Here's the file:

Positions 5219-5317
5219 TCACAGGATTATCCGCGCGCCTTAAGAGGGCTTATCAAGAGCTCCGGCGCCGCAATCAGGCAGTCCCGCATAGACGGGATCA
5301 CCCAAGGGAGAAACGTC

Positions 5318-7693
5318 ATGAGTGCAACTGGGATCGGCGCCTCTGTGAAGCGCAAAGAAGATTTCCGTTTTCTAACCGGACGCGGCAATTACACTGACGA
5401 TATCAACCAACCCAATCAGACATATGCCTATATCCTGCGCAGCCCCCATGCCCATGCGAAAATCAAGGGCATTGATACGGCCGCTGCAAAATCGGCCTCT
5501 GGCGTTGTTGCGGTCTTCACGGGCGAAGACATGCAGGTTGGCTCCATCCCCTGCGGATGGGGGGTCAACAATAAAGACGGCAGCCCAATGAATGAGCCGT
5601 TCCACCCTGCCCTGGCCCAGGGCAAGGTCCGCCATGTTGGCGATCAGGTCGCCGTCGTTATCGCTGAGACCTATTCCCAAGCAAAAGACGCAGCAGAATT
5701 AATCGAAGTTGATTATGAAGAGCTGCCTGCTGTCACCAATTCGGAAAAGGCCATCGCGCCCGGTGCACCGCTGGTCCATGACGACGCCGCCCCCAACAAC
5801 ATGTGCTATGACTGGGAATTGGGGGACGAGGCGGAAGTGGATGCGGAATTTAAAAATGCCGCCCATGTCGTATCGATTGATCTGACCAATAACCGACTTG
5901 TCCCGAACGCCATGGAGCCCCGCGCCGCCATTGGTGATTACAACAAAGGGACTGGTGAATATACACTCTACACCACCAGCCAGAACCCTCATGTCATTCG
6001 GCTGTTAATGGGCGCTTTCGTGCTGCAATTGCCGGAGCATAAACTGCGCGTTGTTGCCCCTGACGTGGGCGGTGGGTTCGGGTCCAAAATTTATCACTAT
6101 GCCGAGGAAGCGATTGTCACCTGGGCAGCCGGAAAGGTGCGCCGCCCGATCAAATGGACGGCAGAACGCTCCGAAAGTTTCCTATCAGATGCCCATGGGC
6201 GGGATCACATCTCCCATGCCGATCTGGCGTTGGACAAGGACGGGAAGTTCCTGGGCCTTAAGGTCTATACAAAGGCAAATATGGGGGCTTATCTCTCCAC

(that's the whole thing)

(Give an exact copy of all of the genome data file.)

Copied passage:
Positions 5219-5317
5219 TCACAGGATTATCCGCGCGCCTTAAGAGGGCTTATCAAGAGCTCCGGCGCCGCAATCAGGCAGTCCCGCATAGACGGGATCA
5301 CCCAAGGGAGAAACGTC

Positions 5318-7693
5318 ATGAGTGCAACTGGGATCGGCGCCTCTGTGAAGCGCAAAGAAGATTTCCGTTTTCTAACCGGACGCGGCAATTACACTGACGA
5401 TATCAACCAACCCAATCAGACATATGCCTATATCCTGCGCAGCCCCCATGCCCATGCGAAAATCAAGGGCATTGATACGGCCGCTGCAAAATCGGCCTCT
5501 GGCGTTGTTGCGGTCTTCACGGGCGAAGACATGCAGGTTGGCTCCATCCCCTGCGGATGGGGGGTCAACAATAAAGACGGCAGCCCAATGAATGAGCCGT
5601 TCCACCCTGCCCTGGCCCAGGGCAAGGTCCGCCATGTTGGCGATCAGGTCGCCGTCGTTATCGCTGAGACCTATTCCCAAGCAAAAGACGCAGCAGAATT
5701 AATCGAAGTTGATTATGAAGAGCTGCCTGCTGTCACCAATTCGGAAAAGGCCATCGCGCCCGGTGCACCGCTGGTCCATGACGACGCCGCCCCCAACAAC
5801 ATGTGCTATGACTGGGAATTGGGGGACGAGGCGGAAGTGGATGCGGAATTTAAAAATGCCGCCCATGTCGTATCGATTGATCTGACCAATAACCGACTTG
5901 TCCCGAACGCCATGGAGCCCCGCGCCGCCATTGGTGATTACAACAAAGGGACTGGTGAATATACACTCTACACCACCAGCCAGAACCCTCATGTCATTCG
6001 GCTGTTAATGGGCGCTTTCGTGCTGCAATTGCCGGAGCATAAACTGCGCGTTGTTGCCCCTGACGTGGGCGGTGGGTTCGGGTCCAAAATTTATCACTAT
6101 GCCGAGGAAGCGATTGTCACCTGGGCAGCCGGAAAGGTGCGCCGCCCGATCAAATGGACGGCAGAACGCTCCGAAAGTTTCCTATCAGATGCCCATGGGC
6201 GGGATCACATCTCCCATGCCGATCTGGCGTTGGACAAGGACGGGAAGTTCCTGGGCCTTAAGGTCTATACAAAGGCAAATATGGGGGCTTATCTCTCCAC